The circumstances of the comparison of graphs (scenario II) differ significantly
from the graph evolution (scenario I), because here the changes are expected in both,
the graphs’ structures and the labels. Most of the label’s components are given for
the specific reference frame of the simulation and are not invariant to any translation. Indeed, for two flow graphs which were computed by different simulations, their
reference frames probably differ and consequently, the labels cannot be considered
for the comparison. The last remaining information on the graphs is their structure
specified by the nodes and the connecting edges, which is represented by the corresponding adjacency matrices. By neglecting the graph’s labels geometric flow graphs
are trimmed to direct graphs, for which many comparison techniques exist already.
The proof of concept is therefore omitted and the focus of the evaluation lies on the
knowledge which can additionally be extracted by comparing graphs with each other.
Graph Evolution
The evaluation is structured in similarity to the previous ones. Because there are
actually no comparable techniques for this particular context, the evaluation starts
with a proof of concept to validate the proposed algorithm and the correctness of the
computed results. The focus lies on the assumption of a small displacement h and
the range from which h can be chosen.
The algorithm is applied on the lid-driven cavity scenario to examine what kind
of additional information can be extracted by observing the graph’s evolution. In
particular, we discuss three different settings: (a) the evolution of the flow graph
constructed for the identical vector field but with varying numbers of nodes, (b) the
evolution of the flow graphs for the complete sequence of vector fields generated by
one simulation and (c) the evolution of the flow graphs for the same simulation, but
with varying input parameters.
The evaluation will be performed on the data sets generated previously with focus
on the lid-driven cavity case. This simulation is more stable against changes in the
input parameters. While small changes in the fluid’s viscosity result in a chaotic flow
in the backward step case, the flow in the lid-driven cavity case changes consistently.
This is crucial to understanding and interpreting the measured similarities and differences of the flow graphs, in particular if with respect to the assumption of small
displacements of the nodes between two constructed flow graphs.
126 Chapter 5 - Graph Evolution and Comparison
(b) Sequence of one simulation
In this particular scenario, the concept of the algorithm is proven. The principle of the
proposed algorithm, which compares chronologically close time steps to each other, is
found in other domains, too. For instance, in image processing to estimate the optical
flow [94]. Therefore the concept of the algorithm is assumed to be consistent. As
already shown, the mathematical requirements are fulfilled by the distance function.
In the following, the correctness is demonstrated experimentally on the lid-driven
cavity data set.
The distance function is changed from application to application and is typically
constructed for or adapted to one particular scenario. Because the matching distance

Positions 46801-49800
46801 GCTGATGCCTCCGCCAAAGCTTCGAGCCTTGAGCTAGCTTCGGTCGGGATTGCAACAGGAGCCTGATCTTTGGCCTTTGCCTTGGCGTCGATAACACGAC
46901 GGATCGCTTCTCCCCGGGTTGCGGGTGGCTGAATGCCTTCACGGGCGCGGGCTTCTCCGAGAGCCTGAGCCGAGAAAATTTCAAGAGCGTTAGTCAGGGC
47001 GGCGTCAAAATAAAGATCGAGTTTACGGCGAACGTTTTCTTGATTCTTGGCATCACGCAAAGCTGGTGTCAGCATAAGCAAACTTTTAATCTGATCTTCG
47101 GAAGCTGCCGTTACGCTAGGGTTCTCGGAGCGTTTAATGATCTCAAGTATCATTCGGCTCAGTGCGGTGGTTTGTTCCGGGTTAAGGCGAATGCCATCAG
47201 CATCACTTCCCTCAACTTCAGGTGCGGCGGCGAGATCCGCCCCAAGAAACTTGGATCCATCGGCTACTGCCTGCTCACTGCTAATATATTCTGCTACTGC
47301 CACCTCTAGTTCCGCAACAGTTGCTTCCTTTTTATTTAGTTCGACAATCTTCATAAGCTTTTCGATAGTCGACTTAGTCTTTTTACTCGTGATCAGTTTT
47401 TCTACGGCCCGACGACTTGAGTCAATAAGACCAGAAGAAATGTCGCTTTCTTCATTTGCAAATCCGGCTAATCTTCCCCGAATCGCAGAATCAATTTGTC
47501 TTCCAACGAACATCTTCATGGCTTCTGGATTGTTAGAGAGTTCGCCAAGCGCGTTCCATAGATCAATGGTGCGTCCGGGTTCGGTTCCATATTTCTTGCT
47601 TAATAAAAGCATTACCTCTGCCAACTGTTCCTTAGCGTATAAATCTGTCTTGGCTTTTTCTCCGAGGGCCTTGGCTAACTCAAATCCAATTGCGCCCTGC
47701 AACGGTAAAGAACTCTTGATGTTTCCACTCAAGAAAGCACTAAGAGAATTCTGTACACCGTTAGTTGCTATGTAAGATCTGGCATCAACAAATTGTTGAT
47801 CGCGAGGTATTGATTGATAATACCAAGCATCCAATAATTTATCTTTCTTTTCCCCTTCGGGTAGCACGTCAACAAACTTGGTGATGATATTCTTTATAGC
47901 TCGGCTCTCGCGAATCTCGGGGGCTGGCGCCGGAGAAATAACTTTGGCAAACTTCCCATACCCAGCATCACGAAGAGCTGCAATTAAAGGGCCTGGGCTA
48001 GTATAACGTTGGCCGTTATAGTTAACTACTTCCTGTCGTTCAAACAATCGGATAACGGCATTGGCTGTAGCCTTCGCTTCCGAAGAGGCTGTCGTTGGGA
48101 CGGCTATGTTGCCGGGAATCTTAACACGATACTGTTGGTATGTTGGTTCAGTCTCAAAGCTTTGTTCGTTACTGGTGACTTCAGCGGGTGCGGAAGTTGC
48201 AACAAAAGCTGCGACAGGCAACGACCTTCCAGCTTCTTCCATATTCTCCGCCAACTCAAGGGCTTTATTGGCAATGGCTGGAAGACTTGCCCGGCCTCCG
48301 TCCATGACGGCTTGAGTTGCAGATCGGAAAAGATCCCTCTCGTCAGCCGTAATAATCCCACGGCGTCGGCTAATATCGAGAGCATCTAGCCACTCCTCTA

(Equation 5.1) is constructed based on the Euclidean distance, the mathematical
constraints on a distance are already fulfilled as it has been mentioned previously.
In Figure 5.1 the flow graphs and their properties for three time steps are provided.
For the sake of simplicity, not all properties are explicitly given and the same cutting
level for the hierarchy is chosen. In consequence the matching distance is equivalent
to the graph distance. As expected, the requirements are fulfilled by the distance in
the experiments, as well.
(b) Time step t=14
(c) Time step t=15
Figure 5.5: Flow graphs for the lid-driven cavity simulation representing consecutive time steps of the single simulation.
5.4 Experimental Evaluation
(a) Time step t=13
Time step t=13
0.266 0.97
0.818 0.82
0.219 0.003
0.328 -2.886
Time step t=14
0.274 0.97
0.807 0.88
0.247 0.103
0.350 -1.521
Time step t=15
0.272 0.97
0.776 0.78
0.270 -0.023
0.385 -2.927
Table 5.1: Flow graph properties for three consecutive time step: the node’s position (x, y), its average flow direction (u1 , u2 )
and the ratio of its volume over the complete volume (V %, rounded).
128 Chapter 5 - Graph Evolution and Comparison
5.4 Experimental Evaluation
The flow graphs for the time steps are hard to distinguish visually, but the changes
can be clearly seen in the graph properties. Furthermore, the differences are precisely
described by the numeric values and are attached to the corresponding features. This
localizes the changes by the spatial coordinates of features. By combining those two
informations, the evolution can be precisely perceived by the user even for highdimensional data sets, e.g., the interaction and the evolution of nodes 1, 4, 7. In
the three shown time steps, node 4 steadily moves upwards into the space of nodes
1, 7. At the same time its volume and also the volume of node 7 increases, while
the node’s volume of 1 is reduced by the same amount. This can be interpreted as
the evolution of the primary curl. For this, the more stationary parts of the flow
are reduced, e.g., node 1., because they are mobilized by the energy brought into the
system. Furthermore, the similarity and the differences between the time steps can
be measured precisely, e.g., gd(t = 13, t = 14) = 0.4 and gd(t = 14, t = 15) = 0.5,
i.e., time step t = 14 is more similar to time step t = 13 than to time step t = 15.
On the other hand gd(t = 13, t = 15) = 0.1, which seems to be incorrect. This
finding underlines the necessity of restricting the displacements and the time steps to
be small, because the obtained result probably stems from incorrect matching.